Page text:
Funeral costs are rising faster than average incomes. That’s not good news for anyone but there are ways around it. After all, we all know that we have to pass away one day. The only question is when. Many people save for their funerals, ensuring that when the time comes there’s enough money in the pot for their relatives and friends to cover all the necessary costs.
Another option, of course, is a funeral plan, something specifically designed as an inflation-buster by experts in the funeral business. By paying a fixed sum now, you can guarantee the funeral you want no matter how far ahead it has to take place. But both these options – private savings and professional funeral plans – assume that someone will pass away at more or less the expected time, in their eighties or nineties.
Death, like life, doesn’t always operate according to a time-table. When one partner of a couple dies, the other can follow them very quickly, having lost the will to live despite apparent good health and a solid circle of friendship and support. Accidents and illnesses can strike out of the blue, snatching away the young and middle-aged many years before their time. Grieving families can suddenly face big bills that are difficult to impossible to pay. They want to give their loved one or loved ones the best possible farewell. Who wants to be cheap or penny-pinching at a time like that?
Is a truly CO-OP Funeral the Answer?
But if there are no savings and no funeral plan, what options do they have? Well, there’s a new option today: Crowd-sourcing. Or crowd-funding. It began as a way of raising money for projects like films and documentaries. That’s still one of the most common reasons for a crowd-sourcing request. People place a message on the internet describing their project and ask strangers to donate money towards it. And crowd-sourcing has proved very successful. Inevitably, it’s expanded to cover something else that can be a big expense: funerals.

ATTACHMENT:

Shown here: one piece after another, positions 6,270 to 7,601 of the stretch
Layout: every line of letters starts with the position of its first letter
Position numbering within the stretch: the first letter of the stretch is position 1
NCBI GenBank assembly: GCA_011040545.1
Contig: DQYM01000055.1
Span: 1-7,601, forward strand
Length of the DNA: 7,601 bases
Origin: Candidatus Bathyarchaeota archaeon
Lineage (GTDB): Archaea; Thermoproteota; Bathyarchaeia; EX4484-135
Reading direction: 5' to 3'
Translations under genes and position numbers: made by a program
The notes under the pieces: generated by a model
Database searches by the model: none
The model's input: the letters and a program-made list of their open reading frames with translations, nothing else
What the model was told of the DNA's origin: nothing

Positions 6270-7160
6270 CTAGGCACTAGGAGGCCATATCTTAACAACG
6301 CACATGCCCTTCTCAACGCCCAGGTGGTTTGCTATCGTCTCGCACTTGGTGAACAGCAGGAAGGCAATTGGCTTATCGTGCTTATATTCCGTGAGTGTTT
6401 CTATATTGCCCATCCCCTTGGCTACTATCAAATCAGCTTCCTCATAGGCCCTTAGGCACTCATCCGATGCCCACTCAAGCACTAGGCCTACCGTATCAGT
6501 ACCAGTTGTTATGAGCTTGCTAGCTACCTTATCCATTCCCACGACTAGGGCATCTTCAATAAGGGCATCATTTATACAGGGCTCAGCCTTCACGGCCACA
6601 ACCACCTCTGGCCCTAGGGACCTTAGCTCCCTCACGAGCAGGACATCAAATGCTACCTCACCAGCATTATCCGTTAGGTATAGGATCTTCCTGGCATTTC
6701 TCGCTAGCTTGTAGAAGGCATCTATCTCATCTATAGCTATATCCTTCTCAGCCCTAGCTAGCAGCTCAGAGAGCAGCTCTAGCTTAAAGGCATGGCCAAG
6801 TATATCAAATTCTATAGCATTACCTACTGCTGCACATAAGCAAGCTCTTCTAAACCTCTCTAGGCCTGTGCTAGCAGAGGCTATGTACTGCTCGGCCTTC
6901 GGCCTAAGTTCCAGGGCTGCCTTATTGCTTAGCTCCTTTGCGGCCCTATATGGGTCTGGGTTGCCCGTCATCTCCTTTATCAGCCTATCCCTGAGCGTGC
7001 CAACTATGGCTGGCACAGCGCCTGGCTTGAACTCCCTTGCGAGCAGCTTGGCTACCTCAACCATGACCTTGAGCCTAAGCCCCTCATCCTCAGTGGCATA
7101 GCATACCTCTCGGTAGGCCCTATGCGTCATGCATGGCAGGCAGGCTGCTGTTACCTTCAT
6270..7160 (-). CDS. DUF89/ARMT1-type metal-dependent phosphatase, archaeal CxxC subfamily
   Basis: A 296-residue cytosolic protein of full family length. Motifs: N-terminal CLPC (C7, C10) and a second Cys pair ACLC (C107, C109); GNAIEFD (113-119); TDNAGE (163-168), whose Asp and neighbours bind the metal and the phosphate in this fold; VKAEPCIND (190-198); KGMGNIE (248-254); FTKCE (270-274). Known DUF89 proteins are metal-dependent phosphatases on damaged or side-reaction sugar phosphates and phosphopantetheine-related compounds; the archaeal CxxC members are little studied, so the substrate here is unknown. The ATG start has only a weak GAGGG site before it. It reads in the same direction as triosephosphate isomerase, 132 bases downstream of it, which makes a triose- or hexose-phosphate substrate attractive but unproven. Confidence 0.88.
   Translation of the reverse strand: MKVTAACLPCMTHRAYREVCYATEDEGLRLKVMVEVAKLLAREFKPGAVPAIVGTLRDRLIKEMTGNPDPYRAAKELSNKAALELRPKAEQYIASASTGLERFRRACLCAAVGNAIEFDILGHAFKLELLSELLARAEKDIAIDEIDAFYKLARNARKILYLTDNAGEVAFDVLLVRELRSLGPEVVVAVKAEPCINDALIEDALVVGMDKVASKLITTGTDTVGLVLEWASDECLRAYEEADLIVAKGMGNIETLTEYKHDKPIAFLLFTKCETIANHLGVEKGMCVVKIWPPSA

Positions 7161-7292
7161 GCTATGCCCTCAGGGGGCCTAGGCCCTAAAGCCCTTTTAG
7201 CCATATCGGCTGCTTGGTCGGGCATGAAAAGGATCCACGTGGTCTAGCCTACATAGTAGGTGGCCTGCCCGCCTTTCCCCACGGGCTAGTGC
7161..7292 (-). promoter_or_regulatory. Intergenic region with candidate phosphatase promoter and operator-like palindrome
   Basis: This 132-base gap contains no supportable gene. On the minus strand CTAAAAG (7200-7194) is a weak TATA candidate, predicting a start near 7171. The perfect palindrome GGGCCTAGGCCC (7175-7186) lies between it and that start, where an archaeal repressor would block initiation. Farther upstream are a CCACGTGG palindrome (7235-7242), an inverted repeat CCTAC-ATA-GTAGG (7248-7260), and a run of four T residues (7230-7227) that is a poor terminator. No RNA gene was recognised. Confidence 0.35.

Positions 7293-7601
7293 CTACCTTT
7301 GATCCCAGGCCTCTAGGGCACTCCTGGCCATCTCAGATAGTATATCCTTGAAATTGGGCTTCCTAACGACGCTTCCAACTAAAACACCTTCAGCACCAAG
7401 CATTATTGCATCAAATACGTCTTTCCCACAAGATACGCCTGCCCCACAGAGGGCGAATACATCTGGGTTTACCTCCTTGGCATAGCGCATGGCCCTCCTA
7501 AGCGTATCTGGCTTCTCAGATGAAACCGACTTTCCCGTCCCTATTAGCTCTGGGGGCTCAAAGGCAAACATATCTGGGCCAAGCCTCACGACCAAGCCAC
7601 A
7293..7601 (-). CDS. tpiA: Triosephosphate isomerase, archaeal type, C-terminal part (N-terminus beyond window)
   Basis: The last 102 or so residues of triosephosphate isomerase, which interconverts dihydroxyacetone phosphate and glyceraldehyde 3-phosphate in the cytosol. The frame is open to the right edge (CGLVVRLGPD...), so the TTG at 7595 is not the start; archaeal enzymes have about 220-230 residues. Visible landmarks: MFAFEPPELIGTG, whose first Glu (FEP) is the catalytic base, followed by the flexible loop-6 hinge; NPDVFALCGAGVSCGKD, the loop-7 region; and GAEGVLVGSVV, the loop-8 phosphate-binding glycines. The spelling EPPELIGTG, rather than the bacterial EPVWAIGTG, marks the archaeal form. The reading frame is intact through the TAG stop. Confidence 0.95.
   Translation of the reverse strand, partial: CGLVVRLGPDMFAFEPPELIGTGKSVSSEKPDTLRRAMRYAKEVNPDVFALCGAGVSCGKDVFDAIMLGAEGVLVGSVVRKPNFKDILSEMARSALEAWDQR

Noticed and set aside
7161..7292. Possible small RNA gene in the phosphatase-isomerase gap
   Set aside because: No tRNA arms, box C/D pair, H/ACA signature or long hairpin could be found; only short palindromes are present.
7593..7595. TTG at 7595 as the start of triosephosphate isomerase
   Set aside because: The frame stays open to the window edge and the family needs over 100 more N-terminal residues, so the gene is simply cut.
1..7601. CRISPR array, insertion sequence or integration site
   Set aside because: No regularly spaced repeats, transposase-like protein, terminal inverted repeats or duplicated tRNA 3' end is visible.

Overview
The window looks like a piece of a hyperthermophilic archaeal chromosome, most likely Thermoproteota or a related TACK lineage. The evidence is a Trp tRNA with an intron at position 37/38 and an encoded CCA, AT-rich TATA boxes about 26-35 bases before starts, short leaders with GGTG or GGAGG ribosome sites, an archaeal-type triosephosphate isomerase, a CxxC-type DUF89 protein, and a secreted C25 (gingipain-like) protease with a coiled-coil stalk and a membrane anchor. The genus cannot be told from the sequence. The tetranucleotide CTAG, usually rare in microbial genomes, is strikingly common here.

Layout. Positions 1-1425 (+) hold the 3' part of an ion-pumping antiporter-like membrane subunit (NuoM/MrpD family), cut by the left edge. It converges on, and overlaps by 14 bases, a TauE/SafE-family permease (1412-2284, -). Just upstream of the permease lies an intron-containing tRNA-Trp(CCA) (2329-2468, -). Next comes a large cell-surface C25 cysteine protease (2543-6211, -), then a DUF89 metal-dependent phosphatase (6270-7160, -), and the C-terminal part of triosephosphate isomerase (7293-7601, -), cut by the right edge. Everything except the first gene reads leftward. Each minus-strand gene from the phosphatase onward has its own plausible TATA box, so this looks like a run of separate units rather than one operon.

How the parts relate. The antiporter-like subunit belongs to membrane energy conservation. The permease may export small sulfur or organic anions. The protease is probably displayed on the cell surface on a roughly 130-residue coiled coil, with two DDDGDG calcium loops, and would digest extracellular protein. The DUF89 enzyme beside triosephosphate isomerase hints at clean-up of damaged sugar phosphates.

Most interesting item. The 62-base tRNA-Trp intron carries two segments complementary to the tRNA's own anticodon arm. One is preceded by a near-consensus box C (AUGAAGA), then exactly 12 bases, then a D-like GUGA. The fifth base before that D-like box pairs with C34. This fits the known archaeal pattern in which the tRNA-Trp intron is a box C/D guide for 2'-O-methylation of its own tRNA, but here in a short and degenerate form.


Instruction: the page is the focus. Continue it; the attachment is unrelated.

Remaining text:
Site’s like YouCaring.com are becoming increasing popular
The same rules apply. People tell their story and ask for donations. If a death hits the headlines in some way – a young person dies in a tragic accident or as the victim of a nasty crime – those donations can pour in from all over the world. And there are now crowd-sourcing websites just for funerals. Their existence is a real tribute to the kindness of strangers. But is that a good thing? In some cases, the answer is clearly yes. When genuine tragedy strikes and a family can’t give their loved one the funeral they deserve, crowd-sourcing is a valuable new way for the community to provide help.
But should people turn to funeral crowd-sourcing as a first or easy option? That’s much more problematic. Self-reliance is something that we should surely all prefer. It’s also something that society depends on. If everyone needed help, there would be no-one there to provide it. If nobody could pay their bills, the economy would collapse. Crowd-sourcing a film is one thing. By creating the film, you give some return to the strangers who helped you. If the film is profitable, you might even be able to pay back their donation and something on top.
That’s not the case with a crowd-sourced funeral. Films are meant to be public, funerals are meant to be private. And funerals are also inevitable events. Sooner or later we all pass away. And it’s usually later: today most people don’t die unexpectedly, because they reach old age and have enjoyed a long life. Funerals are something that we can usually prepare for, either by building up savings or buying a funeral plan.
Crowd-sourcing a funeral shouldn’t seem an easy option. Like food-banks and other forms of emergency charity, it should be there for people who genuinely need it. Otherwise we risk growing cynicism among those who might otherwise have been prepared to donate. If people seek to crowd-source funerals, donations will drop and those in genuine need will be harmed.
If you would like further information regarding the more traditional assistance available for funding of a loved one’s funeral, visit the UK Governments portal to see if you qualify for Funeral Payments, or, alternatively, you could take a look at the Governments Money Advice Service assistance with Funeral Costs Information page.